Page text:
Winning trust to control infection
Beverly Vickery, RN, CIC
Noland Health Services
Beverly Vickery is passionate about helping people across disciplines understand the importance of infection prevention and control. Her efforts to collaborate with coworkers and patients’ families have resulted in significant infection rate reductions in her health system, including a 70 percent decrease in catheter-associated urinary tract infections (CAUTI).
Over the past eight years as the director of infection control and prevention at Noland Health Services, Vickery has worked diligently to gain the trust and confidence of coworkers. Part of her job entails traveling to each of the six Noland hospitals a few times a month, providing data and guidance to staff and administration.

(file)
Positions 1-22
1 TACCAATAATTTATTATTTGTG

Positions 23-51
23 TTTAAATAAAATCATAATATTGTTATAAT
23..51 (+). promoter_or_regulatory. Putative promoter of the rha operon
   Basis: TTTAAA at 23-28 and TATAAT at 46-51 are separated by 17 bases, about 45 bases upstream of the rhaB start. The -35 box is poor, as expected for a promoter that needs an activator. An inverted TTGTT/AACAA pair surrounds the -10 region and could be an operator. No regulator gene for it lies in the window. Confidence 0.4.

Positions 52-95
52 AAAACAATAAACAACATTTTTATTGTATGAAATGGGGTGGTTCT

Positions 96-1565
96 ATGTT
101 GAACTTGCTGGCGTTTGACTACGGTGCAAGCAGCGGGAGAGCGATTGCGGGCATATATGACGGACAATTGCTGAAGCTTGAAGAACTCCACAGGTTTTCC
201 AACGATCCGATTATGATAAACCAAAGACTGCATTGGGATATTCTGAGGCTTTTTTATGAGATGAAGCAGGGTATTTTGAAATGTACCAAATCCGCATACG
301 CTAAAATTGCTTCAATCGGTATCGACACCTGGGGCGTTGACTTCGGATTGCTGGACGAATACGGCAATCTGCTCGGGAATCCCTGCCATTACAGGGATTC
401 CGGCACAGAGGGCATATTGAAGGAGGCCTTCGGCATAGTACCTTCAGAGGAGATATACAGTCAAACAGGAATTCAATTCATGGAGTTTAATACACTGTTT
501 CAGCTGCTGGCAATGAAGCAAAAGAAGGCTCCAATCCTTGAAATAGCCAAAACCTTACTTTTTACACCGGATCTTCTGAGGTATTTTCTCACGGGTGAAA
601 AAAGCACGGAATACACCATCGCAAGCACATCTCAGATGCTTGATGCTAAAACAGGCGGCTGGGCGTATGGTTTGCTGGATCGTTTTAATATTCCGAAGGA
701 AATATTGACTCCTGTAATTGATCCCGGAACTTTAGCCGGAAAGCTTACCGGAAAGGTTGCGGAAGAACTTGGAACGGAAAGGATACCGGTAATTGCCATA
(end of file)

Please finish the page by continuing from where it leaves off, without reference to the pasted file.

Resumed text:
Early in the role, she enlisted the help of APIC colleagues employed at the hospitals to arrange meetings with the right people from environmental services, housekeeping, and other groups. “The key is to help make others as passionate about this as you are, so they’ll build infection prevention practices into their days,” she says.
Vickery also focused on coalition-building with patients’ families. She established Family Infection Control Contracts, which identifies a lead family member on admission who is responsible for encouraging other family members to comply with infection prevention protocols.
Leveraging these relationships, Vickery and her team have successfully combated CAUTI— with the engagement of professionals across the patient care team, they replaced bed basins with basin-less baths to reduce infection rates by 70 percent. Her efforts have also resulted in an 82 percent reduction in ventilator-associated pneumonia and a 41 percent reduction in central line-associated bloodstream infection.
Vickery advises infection prevention professionals to understand the science behind a recommendation before trying to engage colleagues. “Get your facts before you start and don’t back down. Show them the evidence.”